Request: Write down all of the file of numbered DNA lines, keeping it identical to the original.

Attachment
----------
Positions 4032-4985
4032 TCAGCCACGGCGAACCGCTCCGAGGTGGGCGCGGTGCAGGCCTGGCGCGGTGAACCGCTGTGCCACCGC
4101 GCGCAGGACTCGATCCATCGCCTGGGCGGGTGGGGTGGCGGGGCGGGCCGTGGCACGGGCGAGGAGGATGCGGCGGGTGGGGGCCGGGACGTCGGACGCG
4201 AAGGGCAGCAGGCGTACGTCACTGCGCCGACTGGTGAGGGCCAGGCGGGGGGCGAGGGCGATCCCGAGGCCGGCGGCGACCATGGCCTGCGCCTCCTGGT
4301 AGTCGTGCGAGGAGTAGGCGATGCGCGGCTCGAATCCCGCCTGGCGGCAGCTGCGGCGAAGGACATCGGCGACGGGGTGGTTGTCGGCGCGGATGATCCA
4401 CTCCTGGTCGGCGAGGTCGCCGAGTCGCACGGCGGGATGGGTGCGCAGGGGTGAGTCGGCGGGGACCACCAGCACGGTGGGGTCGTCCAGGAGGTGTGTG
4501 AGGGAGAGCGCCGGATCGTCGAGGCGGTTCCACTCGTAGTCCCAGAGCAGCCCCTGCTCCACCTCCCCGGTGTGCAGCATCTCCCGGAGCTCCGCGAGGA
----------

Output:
Positions 4032-4985
4032 TCAGCCACGGCGAACCGCTCCGAGGTGGGCGCGGTGCAGGCCTGGCGCGGTGAACCGCTGTGCCACCGC
4101 GCGCAGGACTCGATCCATCGCCTGGGCGGGTGGGGTGGCGGGGCGGGCCGTGGCACGGGCGAGGAGGATGCGGCGGGTGGGGGCCGGGACGTCGGACGCG
4201 AAGGGCAGCAGGCGTACGTCACTGCGCCGACTGGTGAGGGCCAGGCGGGGGGCGAGGGCGATCCCGAGGCCGGCGGCGACCATGGCCTGCGCCTCCTGGT
4301 AGTCGTGCGAGGAGTAGGCGATGCGCGGCTCGAATCCCGCCTGGCGGCAGCTGCGGCGAAGGACATCGGCGACGGGGTGGTTGTCGGCGCGGATGATCCA
4401 CTCCTGGTCGGCGAGGTCGCCGAGTCGCACGGCGGGATGGGTGCGCAGGGGTGAGTCGGCGGGGACCACCAGCACGGTGGGGTCGTCCAGGAGGTGTGTG
4501 AGGGAGAGCGCCGGATCGTCGAGGCGGTTCCACTCGTAGTCCCAGAGCAGCCCCTGCTCCACCTCCCCGGTGTGCAGCATCTCCCGGAGCTCCGCGAGGA